4 Ways To Use Image In Your Screenplay

When a Picture is Worth 1,000 Words

Picture worth a thousand wordsWhen you think of the greatest screenplays you probably think of films with witty banter or complex plot structure, what you probably don’t think about is image. Don’t underestimate the power of a single image on your audience. It’s a vibrant color on your palette, and here are a few ways to paint with it:

1) Have a Great Opening Image

The menacing ocean from Jaws, the small rebel ship being pursued by the large evil ship from Star Wars, the slow zoom on a Gotham high-rise in The Dark Knight: These are all examples of fantastic opening images that say more with an image then they could with dialogue. And more importantly: They’re all written in the script.

Hooking your reader with a fantastic line of dialogue might be tempting, but consider hooking them with an image that not only conveys a story hook, but a thematic and tonal hook as well.

The opening of Star Wars conveys how big the empire is (and how small the rebellion is), all while showcasing the space-adventure tone. The Dark Knight’s opening shot shows a vibrant city, interrupted by window-shattering crime, telling us that this is a beautiful city with something terrible about to burst out. A wonderful opening image is the most efficient way to tell those reading your first page what to expect from the following 119.

2) Reveal Information Organically

Let’s say an employee is going to see the big boss. How do you convey this power dynamic to the reader? Sure you can write some dialogue, maybe have the employee say “Hi Jenkins, my boss, how are you?” But perhaps it would be more interesting to use image to sell this idea: You can describe the boss’s big and extravagant office or how the boss’s chair is comically high up. You might not need a single line of dialogue to give information about their relationship. When you’re trying to get your epic story to fit into 120 pages, it’s always great when you can replace a few page-sucking lines of dialogue with a single sentence.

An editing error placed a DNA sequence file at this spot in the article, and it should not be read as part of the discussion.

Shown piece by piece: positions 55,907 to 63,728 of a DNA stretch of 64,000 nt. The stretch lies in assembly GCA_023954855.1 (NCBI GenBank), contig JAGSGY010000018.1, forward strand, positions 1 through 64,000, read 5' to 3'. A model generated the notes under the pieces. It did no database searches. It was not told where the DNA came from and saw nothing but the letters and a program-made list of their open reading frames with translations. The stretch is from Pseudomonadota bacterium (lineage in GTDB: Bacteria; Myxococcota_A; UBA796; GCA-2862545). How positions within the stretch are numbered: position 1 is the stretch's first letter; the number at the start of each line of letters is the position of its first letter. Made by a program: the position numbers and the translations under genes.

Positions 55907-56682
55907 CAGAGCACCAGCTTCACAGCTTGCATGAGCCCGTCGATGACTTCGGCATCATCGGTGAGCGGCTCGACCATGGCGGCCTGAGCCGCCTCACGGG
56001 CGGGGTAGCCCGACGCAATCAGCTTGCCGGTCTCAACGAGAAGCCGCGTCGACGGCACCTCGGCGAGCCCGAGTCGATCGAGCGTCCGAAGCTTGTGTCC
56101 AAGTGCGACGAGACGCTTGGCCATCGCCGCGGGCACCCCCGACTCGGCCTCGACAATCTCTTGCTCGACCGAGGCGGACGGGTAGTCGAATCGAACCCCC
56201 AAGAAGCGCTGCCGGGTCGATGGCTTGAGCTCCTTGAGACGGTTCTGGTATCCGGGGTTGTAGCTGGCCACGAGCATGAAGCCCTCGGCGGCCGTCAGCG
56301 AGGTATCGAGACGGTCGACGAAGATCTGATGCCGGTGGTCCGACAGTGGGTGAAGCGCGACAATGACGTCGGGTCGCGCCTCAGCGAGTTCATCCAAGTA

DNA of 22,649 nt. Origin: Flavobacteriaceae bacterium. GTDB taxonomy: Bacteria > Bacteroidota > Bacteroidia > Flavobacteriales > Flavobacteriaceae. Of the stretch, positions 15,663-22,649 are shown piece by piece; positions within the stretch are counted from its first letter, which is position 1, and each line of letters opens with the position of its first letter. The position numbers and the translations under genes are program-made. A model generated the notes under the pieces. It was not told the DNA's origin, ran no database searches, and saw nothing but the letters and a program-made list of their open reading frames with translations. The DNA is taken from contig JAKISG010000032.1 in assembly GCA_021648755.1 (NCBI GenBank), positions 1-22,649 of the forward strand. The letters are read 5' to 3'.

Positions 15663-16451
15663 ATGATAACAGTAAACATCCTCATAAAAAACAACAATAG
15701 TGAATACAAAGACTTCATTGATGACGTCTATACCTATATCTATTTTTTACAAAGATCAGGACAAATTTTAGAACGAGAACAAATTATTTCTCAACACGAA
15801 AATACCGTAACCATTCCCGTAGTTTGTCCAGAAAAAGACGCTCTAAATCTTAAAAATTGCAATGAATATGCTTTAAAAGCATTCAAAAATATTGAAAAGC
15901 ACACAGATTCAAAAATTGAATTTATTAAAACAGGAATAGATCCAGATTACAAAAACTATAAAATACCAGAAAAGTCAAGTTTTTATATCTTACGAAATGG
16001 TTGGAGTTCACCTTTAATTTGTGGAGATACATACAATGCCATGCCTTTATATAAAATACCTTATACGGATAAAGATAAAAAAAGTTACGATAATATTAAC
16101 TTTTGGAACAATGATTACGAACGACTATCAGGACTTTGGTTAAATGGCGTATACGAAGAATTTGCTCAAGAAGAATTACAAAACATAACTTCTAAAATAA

3) Withhold Information When Needed

On the flip side of the same coin, a fun way to use image is to withhold information so the image you put in the reader’s head is actually less complex than it could be. One such way is to replace a slugline with something more distinct. We’re so programmed to include sluglines for every scene that we forget that sometimes you can forgo this ritual in order to reveal information to your audience at your own pace.

For example, let’s say you want to show a baseball fan screaming obscenities at a baseball game, only to reveal that he’s actually at a little league game and instead of being surrounded by like-minded fans, he’s surrounded by parents giving him death stares. You might be tempted to write “EXT. LITTLE LEAGUE GAME – DAY” at the top, but this would give away your joke. So to make sure the reader gets the cinematic experience, you can begin the scene by sculpting the image, using a simple slug such as “CLOSE UP – SWEATY, PASSIONATE BASEBALL FAN”, then only after you give him profanity-laden dialogue, you can pull back and reveal the location with a standard slug.

4) Pace the Action Description to Match Screen Time

“She gets up, closes the bathroom door, and grabs juice from the fridge” might sound like a fine (if overly simple) description of action a character might perform, but there’s something wrong with it: Timing. When writing the visual representation of an action it’s best to try to have the experience of reading the visual image take as much time as it would take to see it on the screen. Maybe you’re going for a quick, jump-cut filled edit of your film, but if not, then it will probably take more than 3 seconds to watch a woman close the door to one room, then go to the fridge, open the fridge, then grab juice. So to allow the image to read on the page as long as it would be shown on screen, maybe some more details should be added. Paint the image for as long as it would take to paint it on screen!

These are just a few ways to use image in your script. Image is important, as film is a show-me medium. Keep this in mind and your visually-arousing story will certainly stand out over a bunch of dialogue-dependent talk-heavy screenplays!

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